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Trends in SiC MOSFET Parameters from Accelerated Lifetime Tests

Experimental setup and waveforms
Fig. 1. Experimental test bed and experimental voltage and current waveforms
Integrating SiC power MOSFETs is very attractive for advancing power electronic systems, yet system reliability with new devices remains in question. This work presents a newer accelerated lifetime test (ALT) that further investigates the packaging and semiconductor failures of a TO-247 SiC MOSFET. This ALT, entitled Switching Cycling, utilizes the transient turn-on and turn-off of a device to stress the semiconductor under high drain-source voltage (VDS), and high pulsed drain-source current (IDS). The device is pulsed on to allow the device to fully turn on and reach the desired stress current. The short pulse time minimizes conduction losses, therefore minimizing self-heating effects. The clamped inductive circuit and initial VDS and IDS pulse waveforms are shown in Fig. 1. The objective of Switching Cycling is to observe the degradation of the semiconductor through repetitive switching events. In this way, the degradation caused by switching events can be identified. Initial experiments are conducted at the rated pulse-current rating, and at 90 percent of the breakdown voltage. Device characteristics are recorded every six hours to monitor the degradation of key precursor parameters. Main parameters include threshold voltage, on-resistance, and gate leakage current. Shifts in the threshold voltage and on-resistance can be seen in Fig. 2. Additional experiments at increased current ratings are also being investigated to further explore the degradation of devices under increased switching energy profiles.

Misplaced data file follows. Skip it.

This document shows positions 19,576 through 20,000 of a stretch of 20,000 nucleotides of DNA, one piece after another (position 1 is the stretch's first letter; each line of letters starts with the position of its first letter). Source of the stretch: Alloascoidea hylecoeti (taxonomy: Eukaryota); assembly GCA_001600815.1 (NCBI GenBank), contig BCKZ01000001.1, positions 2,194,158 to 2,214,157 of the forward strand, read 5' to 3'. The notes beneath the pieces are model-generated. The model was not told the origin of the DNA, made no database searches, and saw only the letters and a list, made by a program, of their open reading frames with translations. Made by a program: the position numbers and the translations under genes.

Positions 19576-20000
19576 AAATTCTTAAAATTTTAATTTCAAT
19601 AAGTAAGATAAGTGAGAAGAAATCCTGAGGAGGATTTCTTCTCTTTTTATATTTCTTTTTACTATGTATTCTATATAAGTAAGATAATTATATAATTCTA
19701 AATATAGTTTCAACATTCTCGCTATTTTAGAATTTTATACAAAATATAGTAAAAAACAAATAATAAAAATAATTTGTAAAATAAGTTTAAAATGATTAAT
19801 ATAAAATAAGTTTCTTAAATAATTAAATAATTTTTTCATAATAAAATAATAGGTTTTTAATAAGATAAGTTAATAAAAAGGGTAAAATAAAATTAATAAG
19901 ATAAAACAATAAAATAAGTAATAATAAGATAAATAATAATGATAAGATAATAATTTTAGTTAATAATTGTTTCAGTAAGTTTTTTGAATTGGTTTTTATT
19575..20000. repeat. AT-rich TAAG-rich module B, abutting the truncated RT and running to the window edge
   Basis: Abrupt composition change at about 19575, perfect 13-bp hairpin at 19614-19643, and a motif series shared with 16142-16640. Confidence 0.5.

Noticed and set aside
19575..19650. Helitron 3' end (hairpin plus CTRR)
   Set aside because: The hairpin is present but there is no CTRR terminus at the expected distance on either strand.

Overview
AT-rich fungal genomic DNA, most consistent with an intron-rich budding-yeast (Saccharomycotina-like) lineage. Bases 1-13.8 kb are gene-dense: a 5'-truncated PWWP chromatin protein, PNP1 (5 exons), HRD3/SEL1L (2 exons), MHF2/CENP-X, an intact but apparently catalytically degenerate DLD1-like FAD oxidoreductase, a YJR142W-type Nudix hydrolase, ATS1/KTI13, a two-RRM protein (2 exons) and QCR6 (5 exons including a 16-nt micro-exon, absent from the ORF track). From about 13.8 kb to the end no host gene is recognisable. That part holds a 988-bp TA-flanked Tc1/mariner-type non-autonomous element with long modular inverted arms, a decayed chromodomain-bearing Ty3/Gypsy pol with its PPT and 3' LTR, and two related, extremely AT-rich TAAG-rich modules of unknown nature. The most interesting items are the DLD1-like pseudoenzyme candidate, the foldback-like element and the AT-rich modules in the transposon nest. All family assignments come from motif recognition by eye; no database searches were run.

Changes in parameters
Fig. 2. Changes in threshold voltage (left) and ON-resistance (right) from Switching Cycling.
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